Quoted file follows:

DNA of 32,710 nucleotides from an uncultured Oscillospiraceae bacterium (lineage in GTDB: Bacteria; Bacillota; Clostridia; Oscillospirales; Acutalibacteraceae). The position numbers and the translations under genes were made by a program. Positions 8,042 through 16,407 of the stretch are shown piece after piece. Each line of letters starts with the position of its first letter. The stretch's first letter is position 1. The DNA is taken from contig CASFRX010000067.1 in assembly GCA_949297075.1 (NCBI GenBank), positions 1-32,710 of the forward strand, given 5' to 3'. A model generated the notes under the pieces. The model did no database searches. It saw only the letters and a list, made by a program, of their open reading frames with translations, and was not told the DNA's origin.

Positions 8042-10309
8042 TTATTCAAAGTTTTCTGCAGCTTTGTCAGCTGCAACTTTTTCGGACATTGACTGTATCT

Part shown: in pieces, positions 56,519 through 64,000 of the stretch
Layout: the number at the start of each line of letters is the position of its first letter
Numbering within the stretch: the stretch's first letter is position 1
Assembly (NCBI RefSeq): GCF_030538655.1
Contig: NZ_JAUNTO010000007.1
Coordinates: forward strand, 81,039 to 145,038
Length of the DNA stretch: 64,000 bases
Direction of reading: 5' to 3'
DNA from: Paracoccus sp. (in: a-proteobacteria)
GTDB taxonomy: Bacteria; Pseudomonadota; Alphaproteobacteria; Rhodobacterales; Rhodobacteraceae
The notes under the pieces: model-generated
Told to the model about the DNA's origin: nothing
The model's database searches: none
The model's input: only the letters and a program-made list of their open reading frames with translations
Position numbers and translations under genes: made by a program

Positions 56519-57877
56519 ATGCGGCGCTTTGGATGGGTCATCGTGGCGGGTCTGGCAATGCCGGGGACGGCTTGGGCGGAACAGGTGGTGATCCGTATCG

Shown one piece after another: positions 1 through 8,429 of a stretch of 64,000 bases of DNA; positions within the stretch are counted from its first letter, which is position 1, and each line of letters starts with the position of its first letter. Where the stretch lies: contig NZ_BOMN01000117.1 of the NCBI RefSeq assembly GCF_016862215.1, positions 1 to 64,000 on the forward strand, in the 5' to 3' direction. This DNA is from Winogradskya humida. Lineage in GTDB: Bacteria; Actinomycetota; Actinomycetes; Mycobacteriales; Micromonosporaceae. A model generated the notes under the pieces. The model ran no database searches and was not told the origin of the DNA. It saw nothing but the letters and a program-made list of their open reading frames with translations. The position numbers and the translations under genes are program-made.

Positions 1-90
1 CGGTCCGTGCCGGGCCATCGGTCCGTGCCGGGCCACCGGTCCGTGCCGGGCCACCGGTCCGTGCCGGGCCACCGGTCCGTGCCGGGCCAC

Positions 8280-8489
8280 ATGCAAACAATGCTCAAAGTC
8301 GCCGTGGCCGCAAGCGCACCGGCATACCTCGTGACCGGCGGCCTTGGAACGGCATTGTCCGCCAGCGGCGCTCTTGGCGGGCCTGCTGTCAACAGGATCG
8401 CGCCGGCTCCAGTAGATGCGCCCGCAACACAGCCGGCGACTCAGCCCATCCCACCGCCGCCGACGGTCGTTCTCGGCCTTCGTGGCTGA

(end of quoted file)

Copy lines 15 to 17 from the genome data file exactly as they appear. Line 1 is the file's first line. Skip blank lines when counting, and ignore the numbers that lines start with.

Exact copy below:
Told to the model about the DNA's origin: nothing
The model's database searches: none
The model's input: only the letters and a program-made list of their open reading frames with translations